Contagion

Few filmmakers have the ability to draw the same kind of star power as Steven Soderbergh, and his latest film Contagion is no exception. In fact, it might be his most star-studded film to date, with a mixture of huge lead names and excellent character actors all coming together in a film that, unfortunately but perhaps unsurprisingly, bites off a little more than it can chew. That’s not to say Contagion isn’t good; it’s arguably the most frightening film of the year, and the massive cast largely turn in solid performances, but the relatively brief running time (106 minutes) sees some of the story threads left underdeveloped, while some could arguably have been jettisoned altogether.

Contagion documents the spread of a mystery disease outbreak named MEV-1, and how people, fed by the media, deal with the epidemic, and it’s in this aspect that the film shines. It’s familiar cinematic ground that has had some mixed results in the past, with movies like The Andromeda Strain and Outbreak being decent examples, but Soderbergh presents the subject matter in a much more realistic way. Not known for being overly flashy in his direction, Soderbergh takes a much more objective stance, simply letting events unfold in a credible fashion, and the level of research he must have done is clear to see in the procedural, bureaucratic handling from the Center for Disease Control (CDC) and various other governmental agencies. There is some subtle visual flair however, with the majority of the film shot in sickly green and yellow tones, and lingering shots on door handles, hand rails and the like driving home the concept of our lack of awareness concerning the spread of disease, and how easily a virus like MEV-1 could get out of control in the real world. There are plot holes, but for the most part the scenario is a believable and terrifying one.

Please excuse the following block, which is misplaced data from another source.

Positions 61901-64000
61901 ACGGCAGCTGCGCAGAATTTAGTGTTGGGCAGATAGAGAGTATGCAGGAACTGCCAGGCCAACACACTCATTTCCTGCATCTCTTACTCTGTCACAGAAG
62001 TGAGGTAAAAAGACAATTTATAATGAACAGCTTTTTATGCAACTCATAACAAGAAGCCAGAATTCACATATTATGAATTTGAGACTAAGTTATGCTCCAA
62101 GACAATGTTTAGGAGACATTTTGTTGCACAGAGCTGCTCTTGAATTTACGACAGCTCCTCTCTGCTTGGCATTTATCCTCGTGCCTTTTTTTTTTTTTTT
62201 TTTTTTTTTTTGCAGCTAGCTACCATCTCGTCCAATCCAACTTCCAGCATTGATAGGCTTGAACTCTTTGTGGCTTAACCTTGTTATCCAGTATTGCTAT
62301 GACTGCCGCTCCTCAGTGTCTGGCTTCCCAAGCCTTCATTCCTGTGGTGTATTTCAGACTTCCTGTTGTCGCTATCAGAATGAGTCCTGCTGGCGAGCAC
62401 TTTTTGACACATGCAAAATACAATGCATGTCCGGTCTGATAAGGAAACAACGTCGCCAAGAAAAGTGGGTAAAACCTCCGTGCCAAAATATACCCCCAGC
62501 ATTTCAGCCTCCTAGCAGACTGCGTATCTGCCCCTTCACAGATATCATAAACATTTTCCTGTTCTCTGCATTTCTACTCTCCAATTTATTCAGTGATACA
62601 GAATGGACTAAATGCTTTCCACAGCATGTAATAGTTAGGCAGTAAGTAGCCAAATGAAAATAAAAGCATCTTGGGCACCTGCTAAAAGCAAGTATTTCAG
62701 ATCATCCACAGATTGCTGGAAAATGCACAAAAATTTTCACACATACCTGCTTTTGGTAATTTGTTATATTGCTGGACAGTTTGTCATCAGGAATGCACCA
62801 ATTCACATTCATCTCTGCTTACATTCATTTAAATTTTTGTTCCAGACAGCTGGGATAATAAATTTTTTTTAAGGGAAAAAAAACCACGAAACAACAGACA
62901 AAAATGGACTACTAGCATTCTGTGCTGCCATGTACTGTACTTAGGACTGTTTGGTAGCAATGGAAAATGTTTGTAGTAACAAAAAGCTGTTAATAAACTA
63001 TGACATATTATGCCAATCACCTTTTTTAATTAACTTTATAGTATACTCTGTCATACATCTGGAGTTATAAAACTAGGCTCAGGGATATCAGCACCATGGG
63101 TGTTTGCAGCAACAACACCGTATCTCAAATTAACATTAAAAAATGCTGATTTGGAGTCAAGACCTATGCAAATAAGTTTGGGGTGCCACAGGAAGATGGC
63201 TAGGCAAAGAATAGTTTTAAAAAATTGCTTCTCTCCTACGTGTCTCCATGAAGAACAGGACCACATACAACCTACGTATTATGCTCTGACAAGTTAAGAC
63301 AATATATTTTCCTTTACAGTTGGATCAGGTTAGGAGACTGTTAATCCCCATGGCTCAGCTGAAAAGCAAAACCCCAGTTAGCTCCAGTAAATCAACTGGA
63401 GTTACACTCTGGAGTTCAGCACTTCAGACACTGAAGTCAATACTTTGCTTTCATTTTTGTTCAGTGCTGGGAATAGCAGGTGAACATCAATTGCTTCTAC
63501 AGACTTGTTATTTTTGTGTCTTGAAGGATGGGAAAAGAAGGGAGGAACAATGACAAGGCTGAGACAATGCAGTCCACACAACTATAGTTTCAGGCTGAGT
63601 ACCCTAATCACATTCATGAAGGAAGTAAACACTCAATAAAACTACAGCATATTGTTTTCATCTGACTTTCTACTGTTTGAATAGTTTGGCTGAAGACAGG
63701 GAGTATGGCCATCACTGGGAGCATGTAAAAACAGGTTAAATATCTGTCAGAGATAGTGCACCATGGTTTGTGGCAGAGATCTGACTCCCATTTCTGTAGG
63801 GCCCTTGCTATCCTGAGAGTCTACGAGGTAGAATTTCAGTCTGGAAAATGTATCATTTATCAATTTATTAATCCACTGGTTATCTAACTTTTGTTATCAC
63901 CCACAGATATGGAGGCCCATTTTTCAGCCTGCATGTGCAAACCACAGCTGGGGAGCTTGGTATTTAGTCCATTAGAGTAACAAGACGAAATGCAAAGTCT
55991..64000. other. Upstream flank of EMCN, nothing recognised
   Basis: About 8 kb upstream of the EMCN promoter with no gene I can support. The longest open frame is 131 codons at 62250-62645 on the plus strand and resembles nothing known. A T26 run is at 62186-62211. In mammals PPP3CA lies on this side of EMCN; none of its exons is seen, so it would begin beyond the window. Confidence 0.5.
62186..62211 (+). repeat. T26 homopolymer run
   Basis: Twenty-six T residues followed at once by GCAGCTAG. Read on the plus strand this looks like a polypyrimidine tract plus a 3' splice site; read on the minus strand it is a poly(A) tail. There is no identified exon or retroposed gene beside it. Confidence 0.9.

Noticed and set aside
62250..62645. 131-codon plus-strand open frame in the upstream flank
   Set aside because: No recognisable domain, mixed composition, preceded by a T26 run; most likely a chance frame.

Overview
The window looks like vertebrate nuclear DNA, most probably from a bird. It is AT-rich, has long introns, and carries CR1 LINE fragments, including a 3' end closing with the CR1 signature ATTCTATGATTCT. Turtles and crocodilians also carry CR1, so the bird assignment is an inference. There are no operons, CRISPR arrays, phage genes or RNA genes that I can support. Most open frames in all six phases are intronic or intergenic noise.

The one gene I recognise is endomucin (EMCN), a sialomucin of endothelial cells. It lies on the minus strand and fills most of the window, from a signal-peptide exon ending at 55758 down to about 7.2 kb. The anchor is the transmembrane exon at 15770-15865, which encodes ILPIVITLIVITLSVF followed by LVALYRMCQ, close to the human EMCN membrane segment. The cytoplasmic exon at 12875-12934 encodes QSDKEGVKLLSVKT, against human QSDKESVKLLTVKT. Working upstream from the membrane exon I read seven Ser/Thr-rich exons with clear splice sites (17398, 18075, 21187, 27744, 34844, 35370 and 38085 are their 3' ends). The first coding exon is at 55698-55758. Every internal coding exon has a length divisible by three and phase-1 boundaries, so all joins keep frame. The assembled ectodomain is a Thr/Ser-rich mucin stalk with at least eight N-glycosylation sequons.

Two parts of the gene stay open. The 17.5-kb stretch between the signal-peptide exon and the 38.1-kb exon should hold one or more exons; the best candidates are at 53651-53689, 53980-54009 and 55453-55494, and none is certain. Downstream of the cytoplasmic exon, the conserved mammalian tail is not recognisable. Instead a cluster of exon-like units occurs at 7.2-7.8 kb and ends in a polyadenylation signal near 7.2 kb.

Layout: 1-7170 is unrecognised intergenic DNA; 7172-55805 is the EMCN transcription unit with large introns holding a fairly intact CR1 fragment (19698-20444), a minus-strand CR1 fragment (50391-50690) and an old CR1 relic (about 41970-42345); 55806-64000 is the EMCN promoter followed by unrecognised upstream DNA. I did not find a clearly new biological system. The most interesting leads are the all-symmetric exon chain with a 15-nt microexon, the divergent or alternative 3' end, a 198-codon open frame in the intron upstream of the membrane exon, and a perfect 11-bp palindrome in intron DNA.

Where Contagion is less successful however is in its treatment of the viral nature of modern media, and how the internet and social media have changed the spread of information across the globe. There are brief mentions of phenomena such as Twitter, Facebook and YouTube, but the idea that the internet is feeding the developing panic isn’t quite fleshed out enough. The biggest problem comes down to Jude Law’s character, blogger Alan Krumwiede. It’s an interesting idea to place a freelance, whistle-blowing character at the centre of the panic surrounding MEV-1, but given that Soderbergh is juggling several other story threads simultaneously, Krumwiede’s presence simply doesn’t have the impact he should. Soderbergh clearly wants to critique this concept of unaccountable journalism and fearmongering within the blogosphere, but Law’s over-the-top, mustache twirling performance doesn’t fit the film’s tone, and the issues surrounding Krumwiede and his alleged homeopathic ‘cure’, while again potentially interesting, aren’t pursued enough to be compelling. Soderbergh tries to show as many aspects of the crisis as he can, yet had he excised one of the less vital stories (perhaps those concerning Marion Cotillard or Elliott Gould), the pervasiveness of the internet in the media could have been explored in much more depth, using the disease as an effective macguffin to examine media-fuelled panic in society.

A new Steven Soderbergh film is always worthy of discussion, especially given that, if we are to believe the director himself, we’re unlikely to see too many more of them. Contagion is a textbook example of the adage that ‘less is more’, and while it presents a realistically unsettling story, ultimately the film tries to do to much and loses some impact as a result. You will possibly walk out of the cinema more mindful of the unseen dangers that are all around, but because of its mis-steps, Contagion isn’t as frightening, or simply as good as it feels like it should be.

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